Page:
Volume 24, Issue 1 (1995)
Gender and School Psychology: Issues, Questions, and Answers
Marilyn S. Wilson, Daniel J. Reschly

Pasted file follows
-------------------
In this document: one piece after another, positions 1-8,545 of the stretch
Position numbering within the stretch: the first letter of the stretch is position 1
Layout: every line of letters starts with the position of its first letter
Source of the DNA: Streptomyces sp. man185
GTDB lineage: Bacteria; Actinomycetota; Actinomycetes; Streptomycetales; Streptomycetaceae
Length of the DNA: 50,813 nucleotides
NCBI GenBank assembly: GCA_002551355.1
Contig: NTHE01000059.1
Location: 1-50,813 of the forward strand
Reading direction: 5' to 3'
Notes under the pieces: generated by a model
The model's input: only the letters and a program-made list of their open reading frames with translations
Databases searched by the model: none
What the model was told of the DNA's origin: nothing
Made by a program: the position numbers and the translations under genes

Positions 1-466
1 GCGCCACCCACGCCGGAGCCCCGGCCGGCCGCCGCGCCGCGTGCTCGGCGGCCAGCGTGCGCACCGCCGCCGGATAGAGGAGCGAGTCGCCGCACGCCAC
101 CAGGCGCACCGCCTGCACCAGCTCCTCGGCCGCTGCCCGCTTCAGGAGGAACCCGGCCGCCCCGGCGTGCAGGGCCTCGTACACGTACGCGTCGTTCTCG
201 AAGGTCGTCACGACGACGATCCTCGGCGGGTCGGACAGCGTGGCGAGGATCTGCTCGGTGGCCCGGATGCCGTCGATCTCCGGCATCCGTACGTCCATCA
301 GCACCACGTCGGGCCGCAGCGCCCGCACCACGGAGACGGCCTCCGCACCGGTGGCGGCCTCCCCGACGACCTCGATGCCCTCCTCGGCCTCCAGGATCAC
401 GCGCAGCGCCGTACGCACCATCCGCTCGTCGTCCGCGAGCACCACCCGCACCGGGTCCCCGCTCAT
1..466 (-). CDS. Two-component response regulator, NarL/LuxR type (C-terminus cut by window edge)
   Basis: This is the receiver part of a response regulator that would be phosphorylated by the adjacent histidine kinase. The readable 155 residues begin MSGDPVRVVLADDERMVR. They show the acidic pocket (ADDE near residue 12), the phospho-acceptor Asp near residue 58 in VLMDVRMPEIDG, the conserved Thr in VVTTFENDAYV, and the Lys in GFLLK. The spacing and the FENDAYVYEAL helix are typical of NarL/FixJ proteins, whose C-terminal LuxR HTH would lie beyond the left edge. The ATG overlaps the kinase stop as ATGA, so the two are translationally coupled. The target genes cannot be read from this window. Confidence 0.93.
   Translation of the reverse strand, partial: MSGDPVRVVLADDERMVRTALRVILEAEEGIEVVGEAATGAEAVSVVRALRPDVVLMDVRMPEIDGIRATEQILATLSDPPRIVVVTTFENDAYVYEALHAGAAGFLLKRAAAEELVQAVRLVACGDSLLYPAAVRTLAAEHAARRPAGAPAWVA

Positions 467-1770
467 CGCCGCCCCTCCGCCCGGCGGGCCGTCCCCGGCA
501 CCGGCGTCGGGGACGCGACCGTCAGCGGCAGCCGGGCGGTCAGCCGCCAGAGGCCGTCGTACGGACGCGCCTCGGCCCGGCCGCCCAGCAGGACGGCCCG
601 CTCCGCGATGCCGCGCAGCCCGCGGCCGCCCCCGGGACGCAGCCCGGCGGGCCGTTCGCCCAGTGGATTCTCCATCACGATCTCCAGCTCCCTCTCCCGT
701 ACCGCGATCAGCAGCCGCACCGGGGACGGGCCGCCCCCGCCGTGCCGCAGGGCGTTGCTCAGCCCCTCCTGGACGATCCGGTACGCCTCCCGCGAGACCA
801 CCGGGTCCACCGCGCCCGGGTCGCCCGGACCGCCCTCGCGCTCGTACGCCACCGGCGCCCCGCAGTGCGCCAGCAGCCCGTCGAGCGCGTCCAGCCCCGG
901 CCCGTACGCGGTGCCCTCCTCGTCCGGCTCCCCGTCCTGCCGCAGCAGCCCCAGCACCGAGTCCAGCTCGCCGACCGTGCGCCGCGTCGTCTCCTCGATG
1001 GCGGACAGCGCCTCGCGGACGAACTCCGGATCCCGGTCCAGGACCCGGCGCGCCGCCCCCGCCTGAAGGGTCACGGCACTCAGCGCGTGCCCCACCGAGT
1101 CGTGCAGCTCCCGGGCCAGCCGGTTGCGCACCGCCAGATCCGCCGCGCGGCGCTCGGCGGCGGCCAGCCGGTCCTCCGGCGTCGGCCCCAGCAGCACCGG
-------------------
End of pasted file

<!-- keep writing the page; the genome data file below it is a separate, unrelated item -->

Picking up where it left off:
Abstract: Does gender make a difference to the profession? Do differences exist in training, practice, attitudes, or roles among male and female school psychology practitioners or faculty? These questions were explored with analyses of data from two recent national surveys of school psychologists. The assumption that an increasing proportion of practitioners are female was confirmed, but faculty in school psychology remains predominately male. Possible reasons for these differences were explored. Female doctoral practitioners rated themselves as less confident of their skills in research or writing, and also noted less mentoring during their doctoral programs than their male counterparts did. Female school psychologists, both practitioners and faculty, were more likely to have worked part time because of family responsibilities than males. Few differences in practice or roles were found for practitioners or faculty; both indicated a high level of satisfaction with their career choice. Both male and female practitioners preferred to do significantly less assessment and more systems level consultation, but these trends were less pronounced for females. Implications for the future of training and practice in school psychology related to gender issues are discussed.
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